After the monologue

When you’re done with your speech, ask them for questions. This is the tricky bit (although I think working up the courage to do it in the first place is the hardest part; well done for being brave enough). They’re going to be concerned, first and foremost; for your wellbeing, for your happiness. Be calm, be collected (or as close to those things as you can manage). Help them to understand that yes, this makes your life harder, but that doesn’t make it a bad thing; it’s society that has a problem with non-binary people, not non-binary people who have the problem. Help them to understand that you have to be honest to yourself, to your gender, because the alternative is worse. If you’ve told friends who they know, tell them about how they reacted (I talked about how I came out to the friends they remembered from secondary school, how other people dealt with the knowledge); they’ll want to know they’re not alone in this, that their reactions are valid, that they’re not the only people who have to deal with this big scary new thing.

If you want to put your foot down about pronouns/names/similar, this is the time. I waited a few weeks with my da and he reacted badly (though that might be more to do with him) and it reinforced my suspicion that this really is the conversation in which to convey that information. I’m sure by now you know how binary people deal with non-binary pronouns (i.e. Not Well) but use whatever strategies you’ve developed with others on them (beyond just giving up and screaming, tempting as that may be, ohh boy). Remind them how unhappy being misgendered makes you, and how you need them to be supportive in this.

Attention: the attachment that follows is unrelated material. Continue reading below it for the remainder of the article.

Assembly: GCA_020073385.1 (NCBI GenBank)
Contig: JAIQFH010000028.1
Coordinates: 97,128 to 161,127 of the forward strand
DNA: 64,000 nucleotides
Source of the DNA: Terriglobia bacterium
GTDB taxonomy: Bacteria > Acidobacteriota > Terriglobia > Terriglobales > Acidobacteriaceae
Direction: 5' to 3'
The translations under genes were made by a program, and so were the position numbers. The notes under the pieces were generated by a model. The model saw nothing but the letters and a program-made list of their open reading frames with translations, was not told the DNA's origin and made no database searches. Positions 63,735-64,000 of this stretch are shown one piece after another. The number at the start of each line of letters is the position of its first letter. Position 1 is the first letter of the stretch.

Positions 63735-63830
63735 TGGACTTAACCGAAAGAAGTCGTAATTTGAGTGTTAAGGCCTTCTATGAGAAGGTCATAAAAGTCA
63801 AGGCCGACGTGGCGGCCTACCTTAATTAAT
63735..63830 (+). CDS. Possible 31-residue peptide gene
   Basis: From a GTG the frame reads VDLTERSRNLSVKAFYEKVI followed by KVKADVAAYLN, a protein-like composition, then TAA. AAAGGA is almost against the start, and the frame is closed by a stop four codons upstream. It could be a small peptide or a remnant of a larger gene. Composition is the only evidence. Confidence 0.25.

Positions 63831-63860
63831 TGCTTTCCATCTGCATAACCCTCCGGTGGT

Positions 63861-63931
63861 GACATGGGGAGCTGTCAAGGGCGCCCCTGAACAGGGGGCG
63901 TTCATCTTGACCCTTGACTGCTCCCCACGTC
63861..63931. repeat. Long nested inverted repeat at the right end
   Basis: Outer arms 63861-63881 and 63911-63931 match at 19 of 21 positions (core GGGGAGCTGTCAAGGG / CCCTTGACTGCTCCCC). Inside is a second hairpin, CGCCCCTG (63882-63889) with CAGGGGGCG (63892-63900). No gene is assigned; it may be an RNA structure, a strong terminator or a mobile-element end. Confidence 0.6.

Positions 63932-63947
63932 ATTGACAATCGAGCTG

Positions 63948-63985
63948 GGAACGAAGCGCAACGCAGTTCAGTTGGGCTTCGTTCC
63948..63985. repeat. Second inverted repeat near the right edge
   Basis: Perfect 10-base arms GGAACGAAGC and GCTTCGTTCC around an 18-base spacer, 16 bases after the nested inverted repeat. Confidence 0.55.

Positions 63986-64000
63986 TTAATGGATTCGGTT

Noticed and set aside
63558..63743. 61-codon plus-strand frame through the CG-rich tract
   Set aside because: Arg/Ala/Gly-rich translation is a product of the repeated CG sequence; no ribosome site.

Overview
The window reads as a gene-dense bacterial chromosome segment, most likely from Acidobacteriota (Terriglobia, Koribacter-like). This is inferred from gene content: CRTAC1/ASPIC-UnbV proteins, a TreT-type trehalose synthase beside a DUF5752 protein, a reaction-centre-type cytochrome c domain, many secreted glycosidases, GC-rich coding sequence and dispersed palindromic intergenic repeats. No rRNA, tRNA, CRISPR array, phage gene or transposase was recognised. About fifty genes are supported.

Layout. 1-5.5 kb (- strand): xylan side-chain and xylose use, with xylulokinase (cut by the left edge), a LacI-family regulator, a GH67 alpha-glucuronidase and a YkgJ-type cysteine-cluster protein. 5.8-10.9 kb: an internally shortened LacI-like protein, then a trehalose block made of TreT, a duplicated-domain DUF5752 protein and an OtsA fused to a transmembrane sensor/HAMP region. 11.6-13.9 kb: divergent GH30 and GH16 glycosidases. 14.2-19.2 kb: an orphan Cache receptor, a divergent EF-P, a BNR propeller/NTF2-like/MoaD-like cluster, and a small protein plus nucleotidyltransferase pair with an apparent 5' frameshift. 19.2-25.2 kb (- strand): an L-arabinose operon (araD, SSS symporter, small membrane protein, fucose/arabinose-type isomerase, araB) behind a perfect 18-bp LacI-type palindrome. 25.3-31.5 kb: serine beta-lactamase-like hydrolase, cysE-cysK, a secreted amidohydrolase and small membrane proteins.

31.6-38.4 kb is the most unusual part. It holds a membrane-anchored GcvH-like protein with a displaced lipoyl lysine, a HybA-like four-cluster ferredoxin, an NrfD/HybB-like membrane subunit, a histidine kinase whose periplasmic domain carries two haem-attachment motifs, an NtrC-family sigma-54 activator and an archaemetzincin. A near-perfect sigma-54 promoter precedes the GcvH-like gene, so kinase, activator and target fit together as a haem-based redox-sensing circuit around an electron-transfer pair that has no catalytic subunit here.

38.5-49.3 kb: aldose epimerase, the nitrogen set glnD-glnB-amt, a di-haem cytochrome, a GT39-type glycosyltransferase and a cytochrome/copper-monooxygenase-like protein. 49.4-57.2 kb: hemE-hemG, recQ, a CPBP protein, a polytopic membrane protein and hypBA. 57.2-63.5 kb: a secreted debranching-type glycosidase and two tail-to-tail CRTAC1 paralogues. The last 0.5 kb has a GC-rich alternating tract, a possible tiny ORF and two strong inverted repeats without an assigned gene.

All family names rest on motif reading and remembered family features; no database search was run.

Moving forward

Give them time. It’s a big thing to find out, and they might need some time to deal with it. This won’t be the last conversation you have about this by a very long shot – it took me a year of conversations with my mother to feel like she really got it, and I don’t know how long my da’s going to take but I’ll keep trying – but it’s the one that’ll set the tone for the rest.

Have faith in them; they’re your parents, and they love you. Good luck.

    • Courtney
    • June 20th, 2011

    Hey thanks forthat I came out to my mom about me being a bi trans and she says that transgender is not real its something someone just made up. I wanted to thank you because that helped me come out has trans and gay my mom may not support me but at least i’m out now I dont have to pretend to be this other person.

    • Wow! Thank you, I’m happy to have provided some small assistance. Well done for coming out to your mum, that’s incredibly brave of you, and I hope you feel much freer having done so. I’m sorry she doesn’t understand! Don’t lose hope, though; even the most obtuse person can get used to the idea with time and encouragement. Good luck in the future!